Jump to content
Fly Tying

Recommended Posts

Kim gifted us with some poly cord.  I have a good bit and am not sure how you use it.  Does it help flies float?

Share this post


Link to post
Share on other sites

Not sure about it's buoyancy, but you can comb or brush out the fibers and use it much like synthetic hair for streamer bodies. 

Share this post


Link to post
Share on other sites

I use white poly cord for the post material on parachute flies. If you have a light tan color and the material is thin enough, you can use it as the trailing shuck material on sparkle duns.

 

Share this post


Link to post
Share on other sites
2 hours ago, DarrellP said:

Kim gifted us with some poly cord.  I have a good bit and am not sure how you use it.  Does it help flies float?

Like SilverCreek said for a post or shuck.  I "destrand" it and use it for Dorsey style indicators for nymphing

Share this post


Link to post
Share on other sites
2 hours ago, DarrellP said:

Kim gifted us with some poly cord.  I have a good bit and am not sure how you use it.  Does it help flies float?

Don't think you can wrap it like yarn or other such material and have the fly float because poly has a specific density less than water. However, if you shred it or cut it into short strands and dub it like any fur or blend it with fur your flies will tend to be more buoyant. Not float like the proverbial cork but a little better than just plain fur.

Share this post


Link to post
Share on other sites

Dry flies don't float by submersion like a boat floats IN the water.

Dry flies float ON the meniscus because they are designed to SPREAD their mass over a larger area. It is the surface tension of the meniscus that allows dry flies to float.

You can do a simple experiment to prove this. Float a dry fly in a glass of water. Then add ONE drop of Dawn or another liquid detergent into the water AWAY from the fly. Dawn Dawn will destroy the surface tension and the dry fly will sink.

Here is a video that show how to get a needle to "float" on water. Add some detergent and the needle sinks because the detergent destroys the surface tension. Detergents are surfactants, which are chemicals that destroy surface tension.

 

 

 

 

Share this post


Link to post
Share on other sites

1)  Yes, it does help flies float using two different 2 methods.  First, it is lighter than water (as well as not absorbing any water as well), so if you wrap the shank of the hook, it would work the same as if you were wearing a lifejacket!  Lastly, it can work the same as a hackle feather (if used as a loose dubbing or in place of a feather) by spreading the weight of the fly over the film on the water.

2) It does make a nice post, especially using white and orange colors.  Also, I prefer to tie a true post.  First, I the fasten one end of the poly, then twist it so that it furls, then tie down the front of the post.  You should have the front part of the post leaning against the back part of the post with no thread dam needed.  Check out Al Beaty's Para Post pattern to see what the post would look like - just turn the fly 90-degrees!  BTW, Al's 2X2 pattern uses just a single length of poly and a grizzly hackle - this time parachuted on the hook shank.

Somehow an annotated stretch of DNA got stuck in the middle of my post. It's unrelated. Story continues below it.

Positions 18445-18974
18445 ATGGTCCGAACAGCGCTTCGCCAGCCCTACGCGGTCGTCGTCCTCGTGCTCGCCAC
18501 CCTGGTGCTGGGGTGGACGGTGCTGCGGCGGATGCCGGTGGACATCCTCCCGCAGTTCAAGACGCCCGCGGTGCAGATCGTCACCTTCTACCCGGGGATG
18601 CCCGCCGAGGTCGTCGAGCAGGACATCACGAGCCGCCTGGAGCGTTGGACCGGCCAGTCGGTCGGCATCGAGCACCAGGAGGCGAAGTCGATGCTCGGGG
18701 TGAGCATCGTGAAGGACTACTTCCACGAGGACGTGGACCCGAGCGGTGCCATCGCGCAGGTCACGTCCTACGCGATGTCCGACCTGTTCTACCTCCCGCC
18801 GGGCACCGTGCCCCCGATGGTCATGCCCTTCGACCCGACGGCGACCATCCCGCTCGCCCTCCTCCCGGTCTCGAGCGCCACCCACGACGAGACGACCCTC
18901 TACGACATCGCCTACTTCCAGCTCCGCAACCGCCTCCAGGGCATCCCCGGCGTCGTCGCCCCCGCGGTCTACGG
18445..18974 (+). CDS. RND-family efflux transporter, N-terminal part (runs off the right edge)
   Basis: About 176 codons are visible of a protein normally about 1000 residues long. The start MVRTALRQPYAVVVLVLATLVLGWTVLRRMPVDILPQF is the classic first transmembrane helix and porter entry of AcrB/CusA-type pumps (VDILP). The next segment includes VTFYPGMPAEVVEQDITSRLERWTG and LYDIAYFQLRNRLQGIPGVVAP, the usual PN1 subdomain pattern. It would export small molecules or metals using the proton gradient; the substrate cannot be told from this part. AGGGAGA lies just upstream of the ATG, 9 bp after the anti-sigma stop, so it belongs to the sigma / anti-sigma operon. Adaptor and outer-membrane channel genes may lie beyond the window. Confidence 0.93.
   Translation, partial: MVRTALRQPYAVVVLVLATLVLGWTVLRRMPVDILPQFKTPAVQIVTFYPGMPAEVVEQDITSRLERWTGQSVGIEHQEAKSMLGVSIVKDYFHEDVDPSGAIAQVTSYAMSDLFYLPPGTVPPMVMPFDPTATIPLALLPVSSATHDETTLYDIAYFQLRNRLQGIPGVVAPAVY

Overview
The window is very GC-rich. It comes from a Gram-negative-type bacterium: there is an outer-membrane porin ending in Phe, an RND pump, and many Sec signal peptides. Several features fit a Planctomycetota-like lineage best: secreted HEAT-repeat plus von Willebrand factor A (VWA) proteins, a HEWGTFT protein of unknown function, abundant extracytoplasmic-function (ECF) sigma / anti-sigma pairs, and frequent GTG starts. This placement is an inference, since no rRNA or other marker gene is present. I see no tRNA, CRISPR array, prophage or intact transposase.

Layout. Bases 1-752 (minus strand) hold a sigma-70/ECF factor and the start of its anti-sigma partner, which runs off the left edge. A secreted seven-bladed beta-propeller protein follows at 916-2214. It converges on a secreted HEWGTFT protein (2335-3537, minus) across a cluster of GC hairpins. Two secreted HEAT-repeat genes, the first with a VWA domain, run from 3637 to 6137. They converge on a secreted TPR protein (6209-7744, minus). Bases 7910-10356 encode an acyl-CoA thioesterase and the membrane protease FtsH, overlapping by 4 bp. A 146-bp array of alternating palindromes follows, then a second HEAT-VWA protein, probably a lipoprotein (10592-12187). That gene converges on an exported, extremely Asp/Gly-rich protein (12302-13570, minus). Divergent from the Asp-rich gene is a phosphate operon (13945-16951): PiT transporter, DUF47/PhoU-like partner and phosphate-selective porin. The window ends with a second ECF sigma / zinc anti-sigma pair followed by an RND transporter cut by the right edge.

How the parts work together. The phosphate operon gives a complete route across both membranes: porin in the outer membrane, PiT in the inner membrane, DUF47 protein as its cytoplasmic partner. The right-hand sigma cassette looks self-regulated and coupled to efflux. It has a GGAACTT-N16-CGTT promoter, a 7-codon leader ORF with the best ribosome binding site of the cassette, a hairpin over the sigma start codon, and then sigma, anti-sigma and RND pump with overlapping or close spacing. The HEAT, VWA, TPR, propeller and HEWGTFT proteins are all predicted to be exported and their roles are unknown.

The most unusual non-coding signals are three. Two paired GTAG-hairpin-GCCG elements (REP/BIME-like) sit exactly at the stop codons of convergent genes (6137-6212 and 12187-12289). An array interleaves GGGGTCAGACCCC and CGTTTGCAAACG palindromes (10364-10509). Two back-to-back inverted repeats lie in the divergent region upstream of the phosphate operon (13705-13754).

paraglenfly.jpg

Now wrap the parachute hackle around the base of the post - you are tying on a true post - not an open umbrella!  Al's pattern was turned 90-degrees and fished that way, allegedly, after a nice bottle of Scotch!  Lastly, cut the top of the furl off parallel to the shank at the desired height of the hook and fluff it out.  Now you have opened the umbrella!

3)  I have used poly for tail/shucks, wings and underwings, posts, and as a body material (similar to using yarn).  Also, not all the uses have been used on dry flies.

4) There is a style of fly, the marshmallow style, developed by the designer of TMC hooks.  The poly is combed out and is melted - it melts as most any plastic.

Hope this helps and if you would like some pattern suggestions, just let me know.

Kim

BTW, remember that the coed is made up of 8 strands/yarns.

Share this post


Link to post
Share on other sites

Join the conversation

You can post now and register later. If you have an account, sign in now to post with your account.

Guest
Reply to this topic...

×   Pasted as rich text.   Paste as plain text instead

  Only 75 emoji are allowed.

×   Your link has been automatically embedded.   Display as a link instead

×   Your previous content has been restored.   Clear editor

×   You cannot paste images directly. Upload or insert images from URL.

Loading...

×
×
  • Create New...